How to Make a Referral to University Counseling Services (UCS)
A child should be referred whenever you believe their difficulties have gone beyond their capacity to cope with the situation, and beyond your own ability to be helpful.
Some children will initially find some relief when provided with the opportunity to discuss their concerns. However, other children may feel more comfortable talking with a third party. For non-emergent situations, it may be best to call UCS on behalf of your child. The child can then be given an appointment and any further instructions. If you have more serious concerns about a child’s willingness or ability to follow through with an appointment, it may be best to walk the child to the UCS office. For students who prefer off-campus resources, additional names and numbers are presented below.
If you would like to discuss any general or specific concerns, please contact us at 620-235-4452 or stop by the University Counseling Service at 1801 S. Broadway. Our office hours are 8:00 a.m. - 4:00 p.m. For emergency assistance, call 911.
Guidelines for Helpful Interactions
Once you identify that your child is experiencing a pattern of symptoms, you must decide whether or not to confront that child. Below are some guidelines if you choose to speak to your child:
- Make them feel comfortable by talking in private.
- Express your concerns in a direct, straightforward manner.
- Listen carefully to your child’s concerns.
- Avoid criticizing or sounding judgmental.
- Determine whether a referral to UCS would be beneficial.
- Remember that your child has a right to accept, think over, or refuse your recommendations.
- If your child resists help and you are still concerned, it may be helpful to discuss your concerns with a member of the UCS staff.
What to Do if Your Child is Reluctant to Seek Help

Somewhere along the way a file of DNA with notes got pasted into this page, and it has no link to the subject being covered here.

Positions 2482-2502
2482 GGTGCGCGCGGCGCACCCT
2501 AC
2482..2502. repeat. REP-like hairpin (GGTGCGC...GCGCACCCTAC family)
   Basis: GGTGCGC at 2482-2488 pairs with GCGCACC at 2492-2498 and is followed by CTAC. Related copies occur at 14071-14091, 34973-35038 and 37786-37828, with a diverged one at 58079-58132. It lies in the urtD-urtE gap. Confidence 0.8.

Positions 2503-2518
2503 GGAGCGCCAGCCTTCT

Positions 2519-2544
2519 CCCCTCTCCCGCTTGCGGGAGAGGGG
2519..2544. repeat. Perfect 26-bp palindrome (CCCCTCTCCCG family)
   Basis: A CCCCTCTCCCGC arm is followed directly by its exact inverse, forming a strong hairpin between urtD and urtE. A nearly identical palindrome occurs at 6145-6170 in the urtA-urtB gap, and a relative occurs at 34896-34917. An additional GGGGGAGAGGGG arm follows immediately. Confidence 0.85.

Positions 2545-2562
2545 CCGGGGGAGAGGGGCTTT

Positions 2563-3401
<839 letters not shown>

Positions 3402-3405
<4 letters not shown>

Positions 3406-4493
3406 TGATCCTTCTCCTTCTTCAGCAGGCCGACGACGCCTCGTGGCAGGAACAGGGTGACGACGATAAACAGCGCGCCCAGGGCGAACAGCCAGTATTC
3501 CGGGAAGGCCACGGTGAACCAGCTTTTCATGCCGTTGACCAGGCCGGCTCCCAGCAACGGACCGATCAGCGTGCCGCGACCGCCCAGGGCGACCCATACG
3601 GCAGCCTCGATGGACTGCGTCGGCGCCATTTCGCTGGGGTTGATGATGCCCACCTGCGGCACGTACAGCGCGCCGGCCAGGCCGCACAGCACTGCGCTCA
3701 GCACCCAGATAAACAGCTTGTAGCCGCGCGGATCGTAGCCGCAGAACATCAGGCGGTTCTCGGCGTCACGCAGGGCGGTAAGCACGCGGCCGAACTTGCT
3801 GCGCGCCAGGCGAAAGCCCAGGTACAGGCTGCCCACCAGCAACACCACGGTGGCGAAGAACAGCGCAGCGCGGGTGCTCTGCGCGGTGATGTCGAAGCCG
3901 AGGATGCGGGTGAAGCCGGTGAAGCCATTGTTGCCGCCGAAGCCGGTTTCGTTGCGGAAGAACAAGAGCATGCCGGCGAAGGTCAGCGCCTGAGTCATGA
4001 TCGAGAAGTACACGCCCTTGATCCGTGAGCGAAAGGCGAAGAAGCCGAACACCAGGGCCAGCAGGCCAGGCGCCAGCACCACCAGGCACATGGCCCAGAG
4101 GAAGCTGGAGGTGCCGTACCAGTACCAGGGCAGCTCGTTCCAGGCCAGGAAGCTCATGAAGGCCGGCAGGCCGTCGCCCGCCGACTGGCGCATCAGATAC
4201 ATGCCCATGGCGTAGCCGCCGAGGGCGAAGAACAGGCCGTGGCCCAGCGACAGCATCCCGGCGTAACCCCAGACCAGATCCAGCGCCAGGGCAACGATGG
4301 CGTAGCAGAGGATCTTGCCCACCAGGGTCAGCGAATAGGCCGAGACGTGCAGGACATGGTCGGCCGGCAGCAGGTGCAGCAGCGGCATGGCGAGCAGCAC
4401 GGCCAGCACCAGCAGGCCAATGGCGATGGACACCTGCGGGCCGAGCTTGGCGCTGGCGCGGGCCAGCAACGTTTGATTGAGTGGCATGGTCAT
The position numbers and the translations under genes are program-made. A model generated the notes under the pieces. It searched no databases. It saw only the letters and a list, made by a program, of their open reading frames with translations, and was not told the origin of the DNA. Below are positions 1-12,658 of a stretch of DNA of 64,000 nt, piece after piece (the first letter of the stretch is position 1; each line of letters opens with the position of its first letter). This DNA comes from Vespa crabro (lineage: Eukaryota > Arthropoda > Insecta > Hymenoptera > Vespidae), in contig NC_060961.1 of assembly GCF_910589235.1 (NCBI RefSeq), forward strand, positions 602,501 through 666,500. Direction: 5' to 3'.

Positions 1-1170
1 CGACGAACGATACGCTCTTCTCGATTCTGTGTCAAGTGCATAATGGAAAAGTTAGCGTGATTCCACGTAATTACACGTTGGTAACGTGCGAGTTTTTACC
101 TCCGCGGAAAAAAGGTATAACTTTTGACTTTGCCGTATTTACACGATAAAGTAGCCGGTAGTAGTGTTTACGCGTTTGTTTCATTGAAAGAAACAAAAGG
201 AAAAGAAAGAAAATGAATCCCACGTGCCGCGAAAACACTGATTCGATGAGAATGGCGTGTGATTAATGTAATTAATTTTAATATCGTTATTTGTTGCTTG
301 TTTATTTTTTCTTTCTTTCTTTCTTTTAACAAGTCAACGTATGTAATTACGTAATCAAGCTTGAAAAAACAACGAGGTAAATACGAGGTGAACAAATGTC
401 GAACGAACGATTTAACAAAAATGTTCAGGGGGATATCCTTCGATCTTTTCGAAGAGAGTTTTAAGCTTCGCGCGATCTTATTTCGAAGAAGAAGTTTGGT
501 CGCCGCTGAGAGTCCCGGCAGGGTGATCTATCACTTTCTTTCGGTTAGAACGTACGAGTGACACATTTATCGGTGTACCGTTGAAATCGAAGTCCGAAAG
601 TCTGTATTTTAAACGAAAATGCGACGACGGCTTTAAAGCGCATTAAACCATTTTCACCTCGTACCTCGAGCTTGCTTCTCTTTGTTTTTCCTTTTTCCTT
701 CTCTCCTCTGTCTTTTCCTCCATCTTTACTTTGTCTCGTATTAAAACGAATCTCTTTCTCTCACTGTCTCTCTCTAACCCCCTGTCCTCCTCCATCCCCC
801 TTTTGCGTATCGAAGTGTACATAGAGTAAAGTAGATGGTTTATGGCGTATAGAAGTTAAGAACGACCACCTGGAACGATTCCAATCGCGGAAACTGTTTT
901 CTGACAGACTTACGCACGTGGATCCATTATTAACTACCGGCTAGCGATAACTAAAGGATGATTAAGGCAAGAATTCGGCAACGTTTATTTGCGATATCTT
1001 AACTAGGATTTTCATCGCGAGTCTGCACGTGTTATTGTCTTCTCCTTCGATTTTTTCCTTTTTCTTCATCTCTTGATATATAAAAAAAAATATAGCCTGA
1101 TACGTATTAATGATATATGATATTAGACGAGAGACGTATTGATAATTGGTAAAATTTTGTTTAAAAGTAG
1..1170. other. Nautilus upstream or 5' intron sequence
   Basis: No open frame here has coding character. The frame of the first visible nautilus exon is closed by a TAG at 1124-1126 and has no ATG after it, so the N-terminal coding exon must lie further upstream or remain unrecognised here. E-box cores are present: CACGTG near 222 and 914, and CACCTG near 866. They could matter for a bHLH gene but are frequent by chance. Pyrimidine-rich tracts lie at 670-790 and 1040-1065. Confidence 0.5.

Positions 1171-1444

It is important to understand as parents we cannot make decisions regarding a child’s emotional well-being for them, and counseling is always a personal choice. But at the same time, you can assist your child who may be ambivalent about seeking professional help in a number of ways.
- Normalize the process of pursuing counseling. This may be especially helpful for children whose cultural backgrounds may include differing views of mental health treatment.
- Reassure your child by explaining to them that you do not view him/her as "crazy."
- Let your child know that no problem is too big or too small for treatment.
- Inform your child that there is no charge for the first appointment, and they can speak to a counselor once without making a commitment to ongoing therapy.
- Discuss the confidentiality poilicy, that any information shared during their counseling session is kept strictly confidential and that notations of counseling services are not part of his/her academic record at PSU.
- Talk to your child about his/her fears and concerns about seeking help. Some children may feel that counseling is an admission of weakness or failure; explain to your child that it takes considerable courage and integrity to face oneself, acknowledge his/her limitations, and admit their need for assistance.
- Suggest that your child visit our web site to become familiar with the services we offer prior to seeking treatment.